How to care for Bonsai trees – 6 essential tips for beginners

Bonsai trees are back in vogue and top experts share ideas on the art of cultivating these small greens

A bonsai tree in the table
(Image credit: Baldiwala Edge)

Of all the current houseplant trends, how to care for Bonsai trees is one that has taken us by surprise. Of course, they're not technically plants, they're trees – and once you understand their rich history, the boom in Bonsai makes perfect sense. Whichever way you cut it, horticulture is hot news.

'Believe it or not, bonsai is an art form, rather than any specific type of plant,' says NYC plant doctor Christopher Satch. 'The idea behind bonsai is to grow the plant as a miniature representative of its full-sized self, in addition to many of the metaphysical and meditation attributes that are ascribed to the art. While bonsai are typically trees, any plant with a 'basic woody' or 'basic herbaceous habit' will work.'

If you own these trees or are planning on bringing one at home, you need to understand how to care for them well. These container gardening ideas by experts will offer you big help.

1. Start with easy-to-care for varieties

A bonsai plant on a console

Bonsai Ficus Ginsengs

(Image credit: Pankaj Anand. Studio credit Ravi Vazirani Design Studio)

There are many different types of bonsai trees, so we asked the experts which are the best for budding bonsai beginners for indoor gardening

'Inherently, bonsai is not easy-to-care-for, so I would rather say that there are other easier varieties you could consider,' says plant doctor Christopher Satch.  'And to be clear, not every plant is compatible with being grown in a bonsai way. Fast-growing plants are not suited to be bonsai at all; these are plants that have multiple growths or very elongated growths per season. The easier-to-care for bonsai are trees that grow slowly – very slowly. The slower they grow, the better they bonsai.  Some of the ones you should consider are Fuji Cherry, Juniper, Chinese Elm, Ficus, Japanese Red Maple, Most Myrtle Trees, Most Pines, Azaleas, and Miniature Geraniums.'

2. Recreate its natural habitat

While bonsai are amongst the best trees to grow in pots, these do well when certain environmental conditions are met. 

'Most bonsai are grown outdoors,' says Christopher. 'Though it's perfectly possible to keep a bonsai indoors, you will just have to check on it every other day.  Water only when the soil reaches complete dryness, which for the small pot sizes, should be after a few days. If the pot is not drying after a few days, increase the number of hours of direct sun that the bonsai gets.  Bonsai's must have 5+ hours of direct sun per day, or they will wither. Any sunporch, or room with a south-facing window will help them do well.'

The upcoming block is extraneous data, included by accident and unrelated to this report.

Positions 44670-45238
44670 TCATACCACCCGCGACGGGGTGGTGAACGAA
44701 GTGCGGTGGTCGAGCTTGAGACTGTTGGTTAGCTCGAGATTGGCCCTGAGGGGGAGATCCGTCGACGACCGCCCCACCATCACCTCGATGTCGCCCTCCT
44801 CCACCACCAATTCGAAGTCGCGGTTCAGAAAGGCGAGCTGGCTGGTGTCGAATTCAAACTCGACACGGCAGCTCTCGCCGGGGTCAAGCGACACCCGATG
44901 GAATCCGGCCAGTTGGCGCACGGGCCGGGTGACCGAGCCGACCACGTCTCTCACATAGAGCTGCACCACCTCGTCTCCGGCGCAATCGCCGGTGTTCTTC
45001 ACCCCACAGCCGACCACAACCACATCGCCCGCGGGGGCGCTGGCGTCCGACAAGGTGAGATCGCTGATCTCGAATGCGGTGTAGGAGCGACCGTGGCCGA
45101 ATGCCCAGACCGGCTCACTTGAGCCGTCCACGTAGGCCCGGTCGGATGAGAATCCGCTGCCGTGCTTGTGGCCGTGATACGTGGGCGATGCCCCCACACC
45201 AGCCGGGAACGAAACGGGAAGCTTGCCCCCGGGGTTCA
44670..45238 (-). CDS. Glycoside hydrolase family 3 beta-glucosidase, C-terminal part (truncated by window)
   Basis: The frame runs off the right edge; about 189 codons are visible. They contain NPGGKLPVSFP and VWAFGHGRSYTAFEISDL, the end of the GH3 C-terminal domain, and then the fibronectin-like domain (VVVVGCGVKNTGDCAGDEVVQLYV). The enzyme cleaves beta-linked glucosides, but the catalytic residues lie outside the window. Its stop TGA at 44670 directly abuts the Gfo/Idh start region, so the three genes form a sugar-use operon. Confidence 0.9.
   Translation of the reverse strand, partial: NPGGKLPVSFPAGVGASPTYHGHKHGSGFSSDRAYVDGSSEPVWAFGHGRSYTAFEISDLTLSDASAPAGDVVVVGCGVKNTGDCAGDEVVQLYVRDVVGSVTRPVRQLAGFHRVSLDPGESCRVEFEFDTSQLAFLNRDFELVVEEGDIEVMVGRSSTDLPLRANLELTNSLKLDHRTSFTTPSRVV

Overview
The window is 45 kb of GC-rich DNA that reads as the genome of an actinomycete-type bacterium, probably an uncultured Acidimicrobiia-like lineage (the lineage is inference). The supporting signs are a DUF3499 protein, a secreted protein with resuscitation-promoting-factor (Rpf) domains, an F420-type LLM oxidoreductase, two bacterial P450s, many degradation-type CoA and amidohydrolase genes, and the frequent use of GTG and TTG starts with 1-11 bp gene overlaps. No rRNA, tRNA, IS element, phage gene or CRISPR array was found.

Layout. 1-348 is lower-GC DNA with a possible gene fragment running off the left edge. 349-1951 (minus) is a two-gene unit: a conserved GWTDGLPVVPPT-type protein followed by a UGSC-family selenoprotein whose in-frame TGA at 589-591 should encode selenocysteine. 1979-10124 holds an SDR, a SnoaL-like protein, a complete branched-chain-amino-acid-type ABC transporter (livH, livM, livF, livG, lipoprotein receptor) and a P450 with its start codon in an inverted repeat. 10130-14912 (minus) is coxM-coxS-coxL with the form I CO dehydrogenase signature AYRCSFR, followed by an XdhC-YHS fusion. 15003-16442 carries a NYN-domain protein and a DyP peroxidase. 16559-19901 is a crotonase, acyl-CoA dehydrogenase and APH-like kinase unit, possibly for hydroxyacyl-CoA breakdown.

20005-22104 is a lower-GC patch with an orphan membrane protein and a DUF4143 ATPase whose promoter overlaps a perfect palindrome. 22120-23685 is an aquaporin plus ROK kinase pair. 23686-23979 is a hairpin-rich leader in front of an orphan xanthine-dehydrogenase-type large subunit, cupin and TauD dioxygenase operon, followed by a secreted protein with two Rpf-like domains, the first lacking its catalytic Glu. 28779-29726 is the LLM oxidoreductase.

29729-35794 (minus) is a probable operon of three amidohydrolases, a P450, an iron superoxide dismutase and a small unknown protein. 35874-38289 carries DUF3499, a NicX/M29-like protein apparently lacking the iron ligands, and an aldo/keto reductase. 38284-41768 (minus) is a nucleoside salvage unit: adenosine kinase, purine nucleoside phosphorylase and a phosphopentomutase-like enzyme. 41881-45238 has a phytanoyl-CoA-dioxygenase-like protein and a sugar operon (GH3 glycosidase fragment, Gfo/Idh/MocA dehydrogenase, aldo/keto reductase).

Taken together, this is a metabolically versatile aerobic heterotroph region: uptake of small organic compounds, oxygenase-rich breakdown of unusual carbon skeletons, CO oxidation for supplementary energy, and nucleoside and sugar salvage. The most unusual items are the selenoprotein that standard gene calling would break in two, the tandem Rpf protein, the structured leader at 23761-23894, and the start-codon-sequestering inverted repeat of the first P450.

'As with houseplants, trying to recreate their natural habitat in your care routine will lead to healthy and happy trees,' says Maddie Porritt, plant expert at The Stem. 'Most indoor bonsai have tropical origins and will thrive in warmth, humidity, and non-direct sunlight.'

3. Don't let the soil dry out

azalea bonsai tree

Ficus Ginseng

(Image credit: Gina Kelly/Alamy Stock Photo)

Knowing how often to water houseplants is the key to indoor gardening success. How much water your bonsai needs will depend on the type of tree, but it's important to water them frequently.

'The watering schedule for your bonsai will be dictated by the plant type as well as its size, location, and the season (particularly if outdoors),' says Kat Aul Cervoni, landscape designer and founder of Staghorn NYC and The Cultivation by Kat. 'Like any potted plant, some will prefer to dry out between waterings while others will want to maintain some level of moisture. However, none will want to stay drenched or sit in standing water as this will lead to root rot. However, on average, you can typically count on needing to water your bonsai 1 to 2 times a week.' 

4. Feed it fertilizer 

Bonsai tree kept atop a table

Bonsai tree

(Image credit: Alamy)